Atlantic produces timely reminder of hurricane season

| 11/08/2009

(CNS): In what is proving to be a very peaceful hurricane season so far for the Atlantic, the second tropical depression of the 2009 season formed in the far eastern tropical Atlantic today. However, although things remain relatively calm on the weather front, experts are quick to remind those living in the region not to let their guard down as we enter the peak period for storm formation. According to the National Hurricane Centre in Miami (NHC), satellite images at 6:00am (AST) showed the second tropical depression of the season had formed around 280 miles west of the southernmost Cape Verde Islands.

The depression is moving toward the west at a13 mph and the NHC said its general motion is expected to continue for the couple of days. With maximum sustained winds near 30 and higher gusts, the NHC said it could become the seasons first named tropical storm within a day or two.

Last week the National Oceanic and Atmospheric Administration (NOAA) Climate Prediction Centre (CPC) lowered its Atlantic forecast for 2009 to a near to below normal hurricane season, as a result of the calming effects of El Niño. However, scientists said the season’s quiet start does not guarantee quiet times ahead. The season, which began June 1, is entering its historical peak period of August through October, when most storms form.

“While this hurricane season has gotten off to quiet start,” said Commerce Secretary Gary Locke. “It’s critical that … people are prepared in case a hurricane strikes.”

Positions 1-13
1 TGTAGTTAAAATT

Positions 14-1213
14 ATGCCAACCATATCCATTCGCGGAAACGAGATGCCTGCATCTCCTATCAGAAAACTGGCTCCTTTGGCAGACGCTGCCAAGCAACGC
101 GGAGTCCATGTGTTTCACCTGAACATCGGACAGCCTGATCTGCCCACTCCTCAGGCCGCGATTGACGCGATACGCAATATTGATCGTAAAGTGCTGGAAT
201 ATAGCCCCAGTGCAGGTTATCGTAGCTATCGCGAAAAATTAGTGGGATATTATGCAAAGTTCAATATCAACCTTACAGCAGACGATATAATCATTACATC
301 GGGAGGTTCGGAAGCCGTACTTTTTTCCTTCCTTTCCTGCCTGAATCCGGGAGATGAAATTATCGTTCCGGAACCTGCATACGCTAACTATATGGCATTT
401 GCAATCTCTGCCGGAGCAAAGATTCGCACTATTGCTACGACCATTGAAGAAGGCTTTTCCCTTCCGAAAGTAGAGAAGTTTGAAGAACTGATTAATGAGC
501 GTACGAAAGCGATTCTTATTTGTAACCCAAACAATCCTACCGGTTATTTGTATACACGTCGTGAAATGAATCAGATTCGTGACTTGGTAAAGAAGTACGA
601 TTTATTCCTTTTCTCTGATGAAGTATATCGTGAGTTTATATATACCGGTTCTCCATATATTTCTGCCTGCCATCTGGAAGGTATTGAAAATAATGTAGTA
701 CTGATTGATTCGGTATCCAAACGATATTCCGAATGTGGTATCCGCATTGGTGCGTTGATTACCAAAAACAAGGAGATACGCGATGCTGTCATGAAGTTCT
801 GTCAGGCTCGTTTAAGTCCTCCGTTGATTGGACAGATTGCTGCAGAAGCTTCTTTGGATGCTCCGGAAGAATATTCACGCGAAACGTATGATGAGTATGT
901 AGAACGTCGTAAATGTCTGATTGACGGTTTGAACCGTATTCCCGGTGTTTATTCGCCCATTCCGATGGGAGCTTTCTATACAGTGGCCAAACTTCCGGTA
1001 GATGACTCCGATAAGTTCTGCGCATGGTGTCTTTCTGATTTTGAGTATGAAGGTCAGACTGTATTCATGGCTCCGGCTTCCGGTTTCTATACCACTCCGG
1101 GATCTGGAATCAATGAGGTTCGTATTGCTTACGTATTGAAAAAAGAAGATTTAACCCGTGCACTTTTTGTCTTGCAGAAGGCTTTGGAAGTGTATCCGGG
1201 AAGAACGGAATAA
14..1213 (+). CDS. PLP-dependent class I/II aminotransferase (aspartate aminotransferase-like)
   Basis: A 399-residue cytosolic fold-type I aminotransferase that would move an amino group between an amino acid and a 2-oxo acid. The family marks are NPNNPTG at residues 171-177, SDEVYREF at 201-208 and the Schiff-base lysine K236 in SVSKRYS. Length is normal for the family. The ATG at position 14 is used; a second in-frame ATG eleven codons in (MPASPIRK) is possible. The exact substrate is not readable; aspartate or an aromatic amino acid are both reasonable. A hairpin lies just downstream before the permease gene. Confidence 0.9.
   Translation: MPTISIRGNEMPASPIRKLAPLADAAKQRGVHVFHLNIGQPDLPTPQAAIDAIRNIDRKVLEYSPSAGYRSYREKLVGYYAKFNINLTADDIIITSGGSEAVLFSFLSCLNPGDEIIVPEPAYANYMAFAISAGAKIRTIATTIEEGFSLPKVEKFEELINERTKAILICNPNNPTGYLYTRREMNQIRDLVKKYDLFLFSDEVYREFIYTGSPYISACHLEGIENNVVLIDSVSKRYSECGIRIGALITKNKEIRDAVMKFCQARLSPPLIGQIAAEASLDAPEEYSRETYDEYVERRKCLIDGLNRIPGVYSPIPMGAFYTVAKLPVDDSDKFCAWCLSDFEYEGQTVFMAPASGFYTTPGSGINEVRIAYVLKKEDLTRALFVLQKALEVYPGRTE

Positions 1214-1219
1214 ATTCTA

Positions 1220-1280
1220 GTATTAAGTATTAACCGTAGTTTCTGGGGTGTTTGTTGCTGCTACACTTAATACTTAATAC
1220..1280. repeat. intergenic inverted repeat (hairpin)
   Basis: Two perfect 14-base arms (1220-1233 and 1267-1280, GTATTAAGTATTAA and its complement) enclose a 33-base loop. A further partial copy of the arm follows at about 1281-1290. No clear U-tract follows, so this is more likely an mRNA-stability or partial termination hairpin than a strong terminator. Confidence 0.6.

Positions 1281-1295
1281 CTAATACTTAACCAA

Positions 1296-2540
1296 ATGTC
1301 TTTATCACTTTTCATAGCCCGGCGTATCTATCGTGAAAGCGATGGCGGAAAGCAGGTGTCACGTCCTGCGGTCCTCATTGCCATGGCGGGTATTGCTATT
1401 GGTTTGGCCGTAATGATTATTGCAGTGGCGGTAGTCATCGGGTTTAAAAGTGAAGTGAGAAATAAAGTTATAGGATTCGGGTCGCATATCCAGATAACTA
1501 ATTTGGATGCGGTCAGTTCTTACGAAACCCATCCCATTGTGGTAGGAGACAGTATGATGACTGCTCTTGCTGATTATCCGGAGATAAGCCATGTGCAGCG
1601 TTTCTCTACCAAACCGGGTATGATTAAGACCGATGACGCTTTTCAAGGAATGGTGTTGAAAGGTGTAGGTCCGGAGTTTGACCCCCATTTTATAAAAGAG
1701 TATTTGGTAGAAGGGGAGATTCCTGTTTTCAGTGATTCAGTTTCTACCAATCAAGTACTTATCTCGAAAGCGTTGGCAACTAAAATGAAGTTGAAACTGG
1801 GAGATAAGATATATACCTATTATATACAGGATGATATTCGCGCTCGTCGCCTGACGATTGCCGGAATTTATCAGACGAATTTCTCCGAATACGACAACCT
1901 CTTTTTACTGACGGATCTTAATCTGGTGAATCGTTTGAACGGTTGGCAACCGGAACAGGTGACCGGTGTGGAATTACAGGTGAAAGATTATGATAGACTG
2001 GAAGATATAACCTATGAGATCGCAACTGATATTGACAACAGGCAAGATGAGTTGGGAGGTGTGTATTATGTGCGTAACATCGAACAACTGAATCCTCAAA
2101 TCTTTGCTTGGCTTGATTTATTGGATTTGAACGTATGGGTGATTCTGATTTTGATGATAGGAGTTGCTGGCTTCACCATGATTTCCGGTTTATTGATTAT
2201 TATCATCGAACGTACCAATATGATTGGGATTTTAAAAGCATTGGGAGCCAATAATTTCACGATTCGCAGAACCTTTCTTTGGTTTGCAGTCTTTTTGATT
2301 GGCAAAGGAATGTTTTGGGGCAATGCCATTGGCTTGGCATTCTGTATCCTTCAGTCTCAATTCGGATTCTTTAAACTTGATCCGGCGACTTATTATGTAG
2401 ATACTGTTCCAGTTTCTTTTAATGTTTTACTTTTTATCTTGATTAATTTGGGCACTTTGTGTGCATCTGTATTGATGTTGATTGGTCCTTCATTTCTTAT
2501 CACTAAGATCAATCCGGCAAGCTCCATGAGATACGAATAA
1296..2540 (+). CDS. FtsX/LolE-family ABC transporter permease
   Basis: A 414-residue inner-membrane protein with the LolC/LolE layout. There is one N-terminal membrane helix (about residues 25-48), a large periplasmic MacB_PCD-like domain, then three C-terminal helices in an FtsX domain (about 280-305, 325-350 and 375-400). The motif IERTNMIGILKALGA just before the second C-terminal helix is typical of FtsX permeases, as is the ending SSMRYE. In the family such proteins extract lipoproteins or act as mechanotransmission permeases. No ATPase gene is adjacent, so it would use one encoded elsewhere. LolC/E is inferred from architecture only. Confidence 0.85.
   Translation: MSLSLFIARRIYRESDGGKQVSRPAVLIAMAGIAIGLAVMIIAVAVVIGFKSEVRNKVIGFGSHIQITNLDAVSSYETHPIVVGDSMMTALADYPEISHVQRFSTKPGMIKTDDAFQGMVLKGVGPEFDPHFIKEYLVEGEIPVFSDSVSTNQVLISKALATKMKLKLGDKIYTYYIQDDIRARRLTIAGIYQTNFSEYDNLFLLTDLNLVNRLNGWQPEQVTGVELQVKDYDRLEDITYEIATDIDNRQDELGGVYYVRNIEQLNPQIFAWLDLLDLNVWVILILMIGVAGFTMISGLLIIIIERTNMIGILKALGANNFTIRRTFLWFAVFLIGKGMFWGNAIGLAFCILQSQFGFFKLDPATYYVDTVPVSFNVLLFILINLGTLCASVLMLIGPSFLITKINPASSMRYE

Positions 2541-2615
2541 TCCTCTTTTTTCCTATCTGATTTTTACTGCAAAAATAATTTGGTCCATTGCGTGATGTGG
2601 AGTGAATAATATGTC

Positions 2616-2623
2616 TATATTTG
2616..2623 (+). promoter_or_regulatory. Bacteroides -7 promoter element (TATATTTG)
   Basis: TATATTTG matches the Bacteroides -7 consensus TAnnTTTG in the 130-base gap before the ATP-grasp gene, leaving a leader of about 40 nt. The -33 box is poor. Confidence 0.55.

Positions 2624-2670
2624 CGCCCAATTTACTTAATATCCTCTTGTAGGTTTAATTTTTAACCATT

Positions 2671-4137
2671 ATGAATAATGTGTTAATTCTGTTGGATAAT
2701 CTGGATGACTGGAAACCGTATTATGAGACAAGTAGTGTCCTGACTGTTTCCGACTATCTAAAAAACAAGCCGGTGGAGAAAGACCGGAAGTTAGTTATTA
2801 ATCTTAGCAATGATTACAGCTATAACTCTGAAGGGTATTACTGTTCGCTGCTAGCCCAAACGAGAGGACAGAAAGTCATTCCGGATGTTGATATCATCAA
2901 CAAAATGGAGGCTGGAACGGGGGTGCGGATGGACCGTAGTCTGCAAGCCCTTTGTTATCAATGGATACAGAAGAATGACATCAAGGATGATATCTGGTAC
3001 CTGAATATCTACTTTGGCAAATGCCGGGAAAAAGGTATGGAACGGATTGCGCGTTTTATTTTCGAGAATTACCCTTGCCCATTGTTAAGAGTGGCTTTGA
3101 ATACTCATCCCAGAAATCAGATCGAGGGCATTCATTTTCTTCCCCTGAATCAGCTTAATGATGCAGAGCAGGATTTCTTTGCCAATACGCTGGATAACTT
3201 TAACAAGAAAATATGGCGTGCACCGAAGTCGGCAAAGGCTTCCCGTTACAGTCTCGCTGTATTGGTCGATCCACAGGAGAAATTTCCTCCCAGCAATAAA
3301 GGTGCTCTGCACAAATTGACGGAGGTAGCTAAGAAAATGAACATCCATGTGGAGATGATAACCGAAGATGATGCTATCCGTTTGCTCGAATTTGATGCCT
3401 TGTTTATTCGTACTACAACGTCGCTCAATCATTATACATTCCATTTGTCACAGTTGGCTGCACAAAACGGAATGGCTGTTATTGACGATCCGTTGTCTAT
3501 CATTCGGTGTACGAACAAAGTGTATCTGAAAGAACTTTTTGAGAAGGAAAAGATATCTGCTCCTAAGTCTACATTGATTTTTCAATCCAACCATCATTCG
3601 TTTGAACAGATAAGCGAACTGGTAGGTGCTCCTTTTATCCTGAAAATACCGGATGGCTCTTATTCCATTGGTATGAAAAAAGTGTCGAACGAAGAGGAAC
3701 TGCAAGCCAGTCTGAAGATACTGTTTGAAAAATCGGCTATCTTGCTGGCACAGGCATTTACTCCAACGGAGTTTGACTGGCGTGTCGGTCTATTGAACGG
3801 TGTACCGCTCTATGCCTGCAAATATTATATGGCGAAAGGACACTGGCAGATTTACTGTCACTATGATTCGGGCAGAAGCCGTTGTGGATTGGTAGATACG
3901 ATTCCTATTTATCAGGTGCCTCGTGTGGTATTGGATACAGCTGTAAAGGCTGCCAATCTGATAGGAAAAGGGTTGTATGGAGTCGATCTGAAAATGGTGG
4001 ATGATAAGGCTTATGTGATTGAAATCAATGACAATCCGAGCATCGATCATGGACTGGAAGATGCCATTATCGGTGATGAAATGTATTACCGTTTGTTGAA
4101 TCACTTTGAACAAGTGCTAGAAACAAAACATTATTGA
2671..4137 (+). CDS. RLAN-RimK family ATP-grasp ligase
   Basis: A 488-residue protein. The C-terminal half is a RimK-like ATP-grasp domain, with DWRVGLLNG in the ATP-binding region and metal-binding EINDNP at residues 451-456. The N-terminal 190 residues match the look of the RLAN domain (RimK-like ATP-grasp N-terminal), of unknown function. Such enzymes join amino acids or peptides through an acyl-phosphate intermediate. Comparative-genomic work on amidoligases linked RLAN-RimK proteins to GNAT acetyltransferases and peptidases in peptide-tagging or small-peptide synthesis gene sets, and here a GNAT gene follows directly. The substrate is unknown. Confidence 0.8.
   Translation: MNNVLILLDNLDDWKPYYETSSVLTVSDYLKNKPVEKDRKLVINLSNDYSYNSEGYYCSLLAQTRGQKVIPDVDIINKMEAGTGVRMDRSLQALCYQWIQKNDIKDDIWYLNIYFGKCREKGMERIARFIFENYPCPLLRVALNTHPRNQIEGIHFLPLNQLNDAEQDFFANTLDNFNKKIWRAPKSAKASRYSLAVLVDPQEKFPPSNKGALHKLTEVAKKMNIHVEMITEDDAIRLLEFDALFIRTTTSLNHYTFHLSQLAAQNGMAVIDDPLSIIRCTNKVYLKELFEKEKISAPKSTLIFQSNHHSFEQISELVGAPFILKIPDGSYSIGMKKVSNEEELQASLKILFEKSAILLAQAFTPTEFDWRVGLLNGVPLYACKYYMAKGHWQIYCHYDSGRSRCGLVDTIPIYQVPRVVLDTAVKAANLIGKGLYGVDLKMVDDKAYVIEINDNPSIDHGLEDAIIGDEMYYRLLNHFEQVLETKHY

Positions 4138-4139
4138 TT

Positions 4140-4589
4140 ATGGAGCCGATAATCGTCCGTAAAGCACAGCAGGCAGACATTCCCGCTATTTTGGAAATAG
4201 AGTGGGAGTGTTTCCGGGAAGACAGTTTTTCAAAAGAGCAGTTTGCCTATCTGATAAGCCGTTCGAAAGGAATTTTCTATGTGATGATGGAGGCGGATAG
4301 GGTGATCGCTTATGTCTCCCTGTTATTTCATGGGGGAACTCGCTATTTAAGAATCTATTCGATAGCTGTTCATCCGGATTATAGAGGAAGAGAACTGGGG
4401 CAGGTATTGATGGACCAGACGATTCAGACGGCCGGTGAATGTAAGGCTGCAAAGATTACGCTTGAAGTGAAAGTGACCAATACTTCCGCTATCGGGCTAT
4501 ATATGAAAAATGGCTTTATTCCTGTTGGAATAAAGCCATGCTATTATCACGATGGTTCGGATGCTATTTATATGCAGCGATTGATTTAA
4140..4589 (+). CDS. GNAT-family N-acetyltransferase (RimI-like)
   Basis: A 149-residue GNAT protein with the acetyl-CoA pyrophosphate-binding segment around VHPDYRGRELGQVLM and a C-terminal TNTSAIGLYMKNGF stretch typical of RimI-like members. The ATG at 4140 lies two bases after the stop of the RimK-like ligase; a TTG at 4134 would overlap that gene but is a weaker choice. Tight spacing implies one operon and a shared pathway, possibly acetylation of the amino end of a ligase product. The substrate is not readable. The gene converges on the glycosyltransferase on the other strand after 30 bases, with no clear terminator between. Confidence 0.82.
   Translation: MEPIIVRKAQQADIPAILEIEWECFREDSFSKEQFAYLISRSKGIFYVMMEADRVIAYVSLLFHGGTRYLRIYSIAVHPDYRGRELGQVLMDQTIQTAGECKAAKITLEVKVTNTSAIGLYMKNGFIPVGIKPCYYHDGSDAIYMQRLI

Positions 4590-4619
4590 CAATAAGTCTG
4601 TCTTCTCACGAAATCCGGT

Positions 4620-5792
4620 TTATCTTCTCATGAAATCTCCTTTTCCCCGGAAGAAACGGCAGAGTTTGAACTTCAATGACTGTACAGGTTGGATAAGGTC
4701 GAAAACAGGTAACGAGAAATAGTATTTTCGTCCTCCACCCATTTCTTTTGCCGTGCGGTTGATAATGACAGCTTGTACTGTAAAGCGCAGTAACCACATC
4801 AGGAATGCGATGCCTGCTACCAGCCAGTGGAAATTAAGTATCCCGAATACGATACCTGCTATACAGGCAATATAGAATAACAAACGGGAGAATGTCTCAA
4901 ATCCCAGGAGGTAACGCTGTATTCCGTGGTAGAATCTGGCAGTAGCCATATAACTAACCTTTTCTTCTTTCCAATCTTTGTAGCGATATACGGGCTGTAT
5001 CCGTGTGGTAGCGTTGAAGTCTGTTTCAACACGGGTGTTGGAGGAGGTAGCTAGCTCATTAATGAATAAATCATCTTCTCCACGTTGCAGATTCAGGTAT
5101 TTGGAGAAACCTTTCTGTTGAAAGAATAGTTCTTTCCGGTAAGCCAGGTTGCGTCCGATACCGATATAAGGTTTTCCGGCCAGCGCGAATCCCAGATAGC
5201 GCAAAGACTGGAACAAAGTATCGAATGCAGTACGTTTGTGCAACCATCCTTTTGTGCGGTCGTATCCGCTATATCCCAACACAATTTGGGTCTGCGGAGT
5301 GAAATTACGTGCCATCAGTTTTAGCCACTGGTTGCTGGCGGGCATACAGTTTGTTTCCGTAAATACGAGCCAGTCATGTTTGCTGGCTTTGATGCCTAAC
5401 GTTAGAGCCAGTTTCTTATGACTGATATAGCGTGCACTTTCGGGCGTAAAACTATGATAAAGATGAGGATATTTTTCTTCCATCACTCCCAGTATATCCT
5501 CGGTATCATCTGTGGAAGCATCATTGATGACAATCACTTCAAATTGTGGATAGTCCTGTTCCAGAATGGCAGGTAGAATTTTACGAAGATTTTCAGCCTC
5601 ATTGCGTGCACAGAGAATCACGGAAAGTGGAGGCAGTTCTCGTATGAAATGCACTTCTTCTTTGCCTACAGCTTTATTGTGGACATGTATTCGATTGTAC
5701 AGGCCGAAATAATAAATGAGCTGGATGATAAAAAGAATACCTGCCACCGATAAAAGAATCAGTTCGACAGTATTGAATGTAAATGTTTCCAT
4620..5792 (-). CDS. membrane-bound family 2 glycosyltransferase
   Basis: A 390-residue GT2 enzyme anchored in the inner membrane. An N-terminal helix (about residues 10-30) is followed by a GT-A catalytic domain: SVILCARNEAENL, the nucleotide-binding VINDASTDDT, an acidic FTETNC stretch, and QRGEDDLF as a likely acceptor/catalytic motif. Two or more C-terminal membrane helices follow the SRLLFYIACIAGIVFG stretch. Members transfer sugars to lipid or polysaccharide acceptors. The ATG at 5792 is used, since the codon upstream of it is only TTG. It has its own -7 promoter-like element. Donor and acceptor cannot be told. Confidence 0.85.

Forecasters said there is a 70 percent chance of seven to 11 named storms, of which three to six could become hurricanes, including one to two major hurricanes — category 3, 4 or 5. The main change from the May outlook is that fewer named storms and hurricanes are now expected. The May outlook called for nine to 14 named storms, of which four to seven could become hurricanes. The recent forecast for the return of El Niño – warmer than normal waters along the equatorial central and eastern Pacific Ocean – have come to fruition and is already affecting the upper-level atmospheric pressure and winds across the l tropics.

Gerry Bell, Ph.D, lead seasonal hurricane forecaster at NOAA’s Climate Prediction Center, explained the relationship with hurricanes. “El Niño produces stronger upper-level westerly winds over the Caribbean Sea and tropical Atlantic Ocean, which help to reduce hurricane activity by blowing away the tops of growing thunderstorm clouds that would normally lead to tropical storms,” he said.

Officials in both the US and locally, however, are keen to stress that while  El Niño may mean fewer storms compared to recent seasons, it doesn’t mean people can let down their guard.

History reveals that hurricanes do hit even during an El Niño, such as Betsy in 1965, Camille in 1969, Bob in 1991, Danny in 1997 and Lili in 2002. Even though El Niño tends to decrease the number of storms, other climate factors may help to create some storms. Thecalm start to this hurricane season is not a reliable indicator of the overall activity for the entire season. The 1992 Atlantic hurricane season, for example, had a below normal number of named storms and hurricanes and the first storm did not form until late August, when Hurricane Andrew hit southern Florida as a destructive category 5 storm.

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  1. CJ says:

    I for one welcome the storms and hope Mother Nature takes a kind eye to this Rock we all live on.


  2. Anonymous says:


    Don’t panic…………………………